GREEN BAY - By now many of us have had more than one cell phone in our lifetime.
But what happens once they are deactivated? In some cases, those phones can become a concern for authorities.
They can lay around in drawers or become toys for kids, but even though that old cell phone might no longer have service, it can still make an important phone call.
"When you deactivate a cell phone, you are deactivating the carrier - not the cell phone itself. The service is what the carrier provides, but the cell phone is still active to utilize 911," said Derf Reese of Cellcom in De Pere.
And dispatchers say those calls come in by the dozens every day, taxing resources and costing taxpayers.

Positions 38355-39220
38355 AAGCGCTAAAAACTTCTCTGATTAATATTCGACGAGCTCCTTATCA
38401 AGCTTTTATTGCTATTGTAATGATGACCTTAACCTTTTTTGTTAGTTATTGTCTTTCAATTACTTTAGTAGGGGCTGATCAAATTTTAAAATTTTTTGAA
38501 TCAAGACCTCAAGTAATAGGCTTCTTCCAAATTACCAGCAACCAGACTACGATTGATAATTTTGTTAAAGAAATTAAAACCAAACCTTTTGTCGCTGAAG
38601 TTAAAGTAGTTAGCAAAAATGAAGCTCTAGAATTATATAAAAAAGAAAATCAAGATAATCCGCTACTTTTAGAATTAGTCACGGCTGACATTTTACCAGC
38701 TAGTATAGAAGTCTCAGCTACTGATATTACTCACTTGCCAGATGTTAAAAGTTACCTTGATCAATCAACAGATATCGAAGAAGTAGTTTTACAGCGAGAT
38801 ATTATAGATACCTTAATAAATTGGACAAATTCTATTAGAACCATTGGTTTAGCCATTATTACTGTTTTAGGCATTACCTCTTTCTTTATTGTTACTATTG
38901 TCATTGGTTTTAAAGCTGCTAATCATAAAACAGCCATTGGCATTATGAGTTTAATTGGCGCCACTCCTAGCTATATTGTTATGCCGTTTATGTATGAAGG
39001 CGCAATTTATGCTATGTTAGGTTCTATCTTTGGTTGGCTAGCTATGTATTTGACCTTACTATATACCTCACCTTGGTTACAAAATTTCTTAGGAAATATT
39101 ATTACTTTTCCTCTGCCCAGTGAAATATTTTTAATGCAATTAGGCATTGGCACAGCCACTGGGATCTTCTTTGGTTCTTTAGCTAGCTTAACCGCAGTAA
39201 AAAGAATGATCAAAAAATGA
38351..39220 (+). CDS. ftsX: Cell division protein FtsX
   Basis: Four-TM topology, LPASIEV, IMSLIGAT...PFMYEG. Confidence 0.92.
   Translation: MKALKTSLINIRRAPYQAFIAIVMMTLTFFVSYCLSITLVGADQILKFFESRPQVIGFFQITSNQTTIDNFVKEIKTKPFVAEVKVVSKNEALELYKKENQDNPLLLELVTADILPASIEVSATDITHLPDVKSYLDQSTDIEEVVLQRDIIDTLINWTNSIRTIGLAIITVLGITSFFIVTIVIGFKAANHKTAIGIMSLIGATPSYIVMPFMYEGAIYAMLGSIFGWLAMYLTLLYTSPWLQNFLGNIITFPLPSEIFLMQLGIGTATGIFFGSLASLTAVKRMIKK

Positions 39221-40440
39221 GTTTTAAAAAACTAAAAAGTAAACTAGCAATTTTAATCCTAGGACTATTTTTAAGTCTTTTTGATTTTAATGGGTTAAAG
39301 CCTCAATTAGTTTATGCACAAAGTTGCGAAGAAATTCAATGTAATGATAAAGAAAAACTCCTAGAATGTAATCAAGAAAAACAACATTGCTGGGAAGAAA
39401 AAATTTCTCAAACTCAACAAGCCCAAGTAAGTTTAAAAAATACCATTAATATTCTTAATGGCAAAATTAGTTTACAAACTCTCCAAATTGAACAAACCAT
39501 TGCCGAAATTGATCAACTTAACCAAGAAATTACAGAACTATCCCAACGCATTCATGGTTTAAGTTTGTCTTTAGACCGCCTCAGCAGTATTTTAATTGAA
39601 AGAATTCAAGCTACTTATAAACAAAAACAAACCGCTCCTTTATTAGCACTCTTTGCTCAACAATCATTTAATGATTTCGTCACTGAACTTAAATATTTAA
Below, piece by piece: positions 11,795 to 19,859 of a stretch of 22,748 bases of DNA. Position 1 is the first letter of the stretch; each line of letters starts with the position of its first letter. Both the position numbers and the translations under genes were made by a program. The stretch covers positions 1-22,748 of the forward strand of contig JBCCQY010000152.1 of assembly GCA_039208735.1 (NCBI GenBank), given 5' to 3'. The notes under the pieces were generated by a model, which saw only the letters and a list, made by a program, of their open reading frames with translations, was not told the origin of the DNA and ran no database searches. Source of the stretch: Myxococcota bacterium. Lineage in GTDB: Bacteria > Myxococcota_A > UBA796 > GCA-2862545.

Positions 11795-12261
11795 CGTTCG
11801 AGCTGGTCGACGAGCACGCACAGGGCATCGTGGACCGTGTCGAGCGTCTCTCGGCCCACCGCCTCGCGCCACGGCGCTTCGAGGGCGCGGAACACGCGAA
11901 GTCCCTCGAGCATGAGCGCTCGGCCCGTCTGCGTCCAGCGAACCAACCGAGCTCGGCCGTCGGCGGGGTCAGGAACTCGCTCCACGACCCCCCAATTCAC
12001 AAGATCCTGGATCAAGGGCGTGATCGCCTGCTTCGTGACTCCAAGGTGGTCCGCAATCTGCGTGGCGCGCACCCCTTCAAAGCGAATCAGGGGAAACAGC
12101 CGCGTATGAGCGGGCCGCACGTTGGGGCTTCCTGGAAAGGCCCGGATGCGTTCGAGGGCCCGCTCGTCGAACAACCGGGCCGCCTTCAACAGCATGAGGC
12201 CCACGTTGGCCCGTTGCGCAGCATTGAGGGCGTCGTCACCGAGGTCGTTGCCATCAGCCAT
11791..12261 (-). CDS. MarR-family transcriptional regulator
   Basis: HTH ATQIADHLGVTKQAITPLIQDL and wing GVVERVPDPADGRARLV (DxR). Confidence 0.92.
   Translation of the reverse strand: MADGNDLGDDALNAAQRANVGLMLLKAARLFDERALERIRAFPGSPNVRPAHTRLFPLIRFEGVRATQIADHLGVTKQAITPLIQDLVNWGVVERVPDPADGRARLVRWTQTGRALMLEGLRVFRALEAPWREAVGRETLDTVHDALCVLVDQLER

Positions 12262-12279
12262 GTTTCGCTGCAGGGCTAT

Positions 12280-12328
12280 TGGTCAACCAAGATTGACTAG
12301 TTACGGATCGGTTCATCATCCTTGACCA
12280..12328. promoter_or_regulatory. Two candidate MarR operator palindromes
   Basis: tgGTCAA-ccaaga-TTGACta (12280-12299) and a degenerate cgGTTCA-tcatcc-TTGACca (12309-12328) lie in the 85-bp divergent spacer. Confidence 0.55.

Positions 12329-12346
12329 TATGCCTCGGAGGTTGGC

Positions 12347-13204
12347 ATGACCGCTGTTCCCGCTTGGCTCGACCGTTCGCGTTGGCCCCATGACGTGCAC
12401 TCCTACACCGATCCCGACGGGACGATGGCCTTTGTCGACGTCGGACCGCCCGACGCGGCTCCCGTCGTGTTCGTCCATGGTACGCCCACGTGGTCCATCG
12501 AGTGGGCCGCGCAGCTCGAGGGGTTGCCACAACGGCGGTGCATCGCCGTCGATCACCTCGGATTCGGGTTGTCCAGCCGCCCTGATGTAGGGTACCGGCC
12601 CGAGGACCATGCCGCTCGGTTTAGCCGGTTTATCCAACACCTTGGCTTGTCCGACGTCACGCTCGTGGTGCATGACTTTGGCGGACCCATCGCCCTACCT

"There is a lot of time invested in these calls that we can't do a whole lot about," said Heather Patek, head telecommunicator for the Brown County 911 Dispatch Center.
In case of a real emergency there is one thing Patek says dispatchers need to know.
"The most important piece of information we can get is an address to send help to."
But when the call comes from a disabled cell phone and no one is on the other line, dispatchers must become detectives.
Patek says unless someone is on the other end of the line, often times the best they can do is trace the call to the nearest cell phone tower it came from, but that still leaves a lot of ground to cover.
"If we only have that cell phone tower location, they can't go knocking door to door on the hundreds, possibly thousands of residences in that cell phone tower area."
And Patek says the best way to prevent the accidental 911 calls?
"Take the battery out, or don't let them play with the cell phones."
Another option to simply throwing that old phone in the trash is to recycle it. Your cell phone provider can tell you where to do that. Or you can donate it to organizations that reuse the phones for 911 purposes.
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